Over-the-Counter Pills for Depression

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Mild forms of depression sometimes respond to OTC pills. (Image: skyNext/iStock/GettyImages)

Although severe depression needs the intervention of a doctor's care with prescription medication, those with milder forms of the mental state can often find relief from pills available over the counter.

Know what each one does, what the correct dosage is and any side effects before taking them.

Tip

Although over-the-counter antidepressants are generally safe, some can cause adverse neuropsychiatric reactions in some people. Consult your doctor before adding supplements to your diet.

Should You Self-Treat?

Deciding whether to try something over the counter before heading off to the doctor isn't a good idea as the side effects from over-the-counter supplements can be serious. Discuss with your health practitioner whether nutritional deficiencies might contribute to symptoms you're experiencing such as feelings of emptiness, fatigue, changes in appetite and trouble sleeping.

Depressive brain disorders affect everyone differently: Some run in families; others are brought on by hormonal changes and are more common in women. Men tend to suffer more physical symptoms, such as fatigue and loss of sleep, and are prone to a higher death rate from stress-related disease and suicide.

Consulting your doctor is an essential first step to rule out any physical causes for your symptoms, such as a thyroid disorder or other disease. If you're physically OK and don't want to turn to prescribed medication just yet, let your doctor know. Many physicians can provide recommendations for OTC supplements that might be able to help.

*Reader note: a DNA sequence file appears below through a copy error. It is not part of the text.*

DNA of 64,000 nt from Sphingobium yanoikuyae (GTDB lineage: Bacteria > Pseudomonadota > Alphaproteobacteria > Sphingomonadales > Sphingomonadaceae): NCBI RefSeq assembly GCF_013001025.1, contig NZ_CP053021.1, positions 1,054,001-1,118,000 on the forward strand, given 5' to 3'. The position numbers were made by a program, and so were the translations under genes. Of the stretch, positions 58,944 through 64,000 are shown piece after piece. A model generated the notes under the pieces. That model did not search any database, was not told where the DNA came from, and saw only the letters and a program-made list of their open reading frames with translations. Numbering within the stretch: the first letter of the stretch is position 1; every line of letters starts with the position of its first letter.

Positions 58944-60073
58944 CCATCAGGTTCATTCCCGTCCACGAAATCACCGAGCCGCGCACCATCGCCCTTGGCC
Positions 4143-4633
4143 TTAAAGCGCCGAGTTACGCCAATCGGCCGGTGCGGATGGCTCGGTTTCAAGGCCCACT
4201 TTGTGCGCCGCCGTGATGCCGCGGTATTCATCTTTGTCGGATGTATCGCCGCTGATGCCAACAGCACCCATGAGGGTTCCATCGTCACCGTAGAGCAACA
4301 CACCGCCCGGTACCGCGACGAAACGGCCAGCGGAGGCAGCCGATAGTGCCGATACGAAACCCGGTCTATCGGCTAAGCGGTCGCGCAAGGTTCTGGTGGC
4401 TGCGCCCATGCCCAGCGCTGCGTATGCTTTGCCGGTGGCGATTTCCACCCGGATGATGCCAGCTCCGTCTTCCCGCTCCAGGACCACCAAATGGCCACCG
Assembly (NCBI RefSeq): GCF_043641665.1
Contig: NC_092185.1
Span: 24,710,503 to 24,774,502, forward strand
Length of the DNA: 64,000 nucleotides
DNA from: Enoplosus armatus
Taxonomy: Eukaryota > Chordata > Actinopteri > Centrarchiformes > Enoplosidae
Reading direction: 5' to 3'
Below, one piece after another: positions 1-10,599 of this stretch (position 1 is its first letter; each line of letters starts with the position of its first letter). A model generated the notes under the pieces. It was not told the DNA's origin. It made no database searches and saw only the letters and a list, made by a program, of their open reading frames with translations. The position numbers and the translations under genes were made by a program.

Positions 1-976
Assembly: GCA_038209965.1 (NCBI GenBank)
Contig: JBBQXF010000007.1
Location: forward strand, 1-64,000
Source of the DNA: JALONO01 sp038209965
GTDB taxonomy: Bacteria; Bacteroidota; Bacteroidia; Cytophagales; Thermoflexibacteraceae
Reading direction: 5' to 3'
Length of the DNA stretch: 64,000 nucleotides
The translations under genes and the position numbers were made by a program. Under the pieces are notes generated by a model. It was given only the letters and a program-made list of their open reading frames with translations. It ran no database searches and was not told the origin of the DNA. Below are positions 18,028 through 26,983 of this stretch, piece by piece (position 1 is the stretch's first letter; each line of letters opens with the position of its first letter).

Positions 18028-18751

Don't rely on supplements if you have major depression. A 2018 study by the NICM Health Research Institute showed that using a supplement containing popular OTC interventions for depression — including S-adenosyl methionine, folinic acid, omega-3 fatty acids, 5-HTP and zinc picolinate — weren't any more effective than a placebo.

Choosing an OTC

With so many over-the-counter medications offered as potential help for mild depression, you could waste a significant amount of money by using a scattered approach and trying one after another at random. Instead, Mayo Clinic advises considering some pertinent questions when determining with your doctor's help which kind of antidepressant is best suited to your situation.

  • What are your symptoms? Are you having trouble getting to sleep because of a racing mind? You'd want an OTC medication with more sedative properties than if you're having trouble getting off the couch due to fatigue or lack of motivation.
  • What are the side effects? Some supplements can decrease libido or cause weight gain, which can make things worse with your partner if you're already feeling undesirable or withdrawn. Other symptoms can include sleeplessness, nervousness or dry mouth.
  • How does it interact with other substances? Check out possible interactions with your other medications, supplements, vitamins or even some foods, such as grapefruit.
  • Could it affect other health issues? Increased blood pressure, dizziness and similar side effects could exacerbate other health issues and leave you feeling worse.
  • Could it affect your baby? If you're pregnant or breastfeeding, many OTC antidepressants could have a potentially harmful effect on your child.
  • Has anyone in your family used it? Sometimes picking an OTC is as easy as trying what worked for a close family member, such as a parent or sibling. It can also help you stay away from those that may have caused your family member unpleasant side effects.

Like a Placebo: St. John's Wort